38 II.) Ion Product Constant for Water The H + and OH - concentration of pure water is 1x10 -7 M. This is a neutral solution. The product of the two concentrations is 1x M for dilute aqueous solutions. Adding acids or bases to a neutral solution will change the ion product constant for water. K w = [H + ] x [OH - ] = 1.0 x

39 Using ion-product constant to solve for H+ and OH- concentrations. If [H+] is less than 1.0 x M, the solution is basic. If [H+] is greater than 1.0 x M, the solution is acidic. If we know the ion concentration of either H + or OH - for a solution we can solve for the other using the ion-product constant.

40 Sample problem Colas are slightly acidic. If the [H + ] in a solution is 1.0 x M, is the solution acidic, basic or neutral? What is the [OH - ] of this solution?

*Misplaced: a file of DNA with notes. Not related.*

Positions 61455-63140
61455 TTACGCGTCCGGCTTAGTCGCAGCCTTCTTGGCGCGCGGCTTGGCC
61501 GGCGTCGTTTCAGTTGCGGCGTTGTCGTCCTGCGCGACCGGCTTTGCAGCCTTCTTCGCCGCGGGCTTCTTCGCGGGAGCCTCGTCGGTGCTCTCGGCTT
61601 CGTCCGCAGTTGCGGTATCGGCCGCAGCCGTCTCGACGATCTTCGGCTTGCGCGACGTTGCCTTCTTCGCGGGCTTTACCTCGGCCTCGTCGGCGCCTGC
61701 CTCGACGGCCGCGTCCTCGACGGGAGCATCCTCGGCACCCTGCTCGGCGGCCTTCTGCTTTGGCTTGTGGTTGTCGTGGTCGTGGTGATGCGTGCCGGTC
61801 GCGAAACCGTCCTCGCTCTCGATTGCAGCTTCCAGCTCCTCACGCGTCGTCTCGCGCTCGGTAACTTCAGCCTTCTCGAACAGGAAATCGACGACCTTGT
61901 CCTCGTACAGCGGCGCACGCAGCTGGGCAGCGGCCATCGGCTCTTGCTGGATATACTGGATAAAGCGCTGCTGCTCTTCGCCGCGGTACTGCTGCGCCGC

41 III.) The pH Concept The pH scale is a less cumbersome way of expressing the [H+]. The scale ranges from 0 – 14. pH 7 = neutral, pH 0 = very acidic, pH 14 = very basic.

42 Calculating pH. Calculating the pH of a solution is a very simple process. The pH of a solution is the negative logarithm of the [H+]. Calculate pH by using the log key on your calculator and using the above formula. pH = -log[H + ]

43 Sample problem What is the pH of a solution with a [H+] of 4.2x M?

44 Calculating pOH. There is one of two ways that you can solve for the pOH: 1. pOH = -log[OH-] 2. pH + pOH = 14

45 IV.) Measuring pH There are many reasons why we need to know the pH of a solution in the real world and the lab. There are chemical indicators and instruments to do this.

46 Acids, Bases, And Salts Chapter 19 The End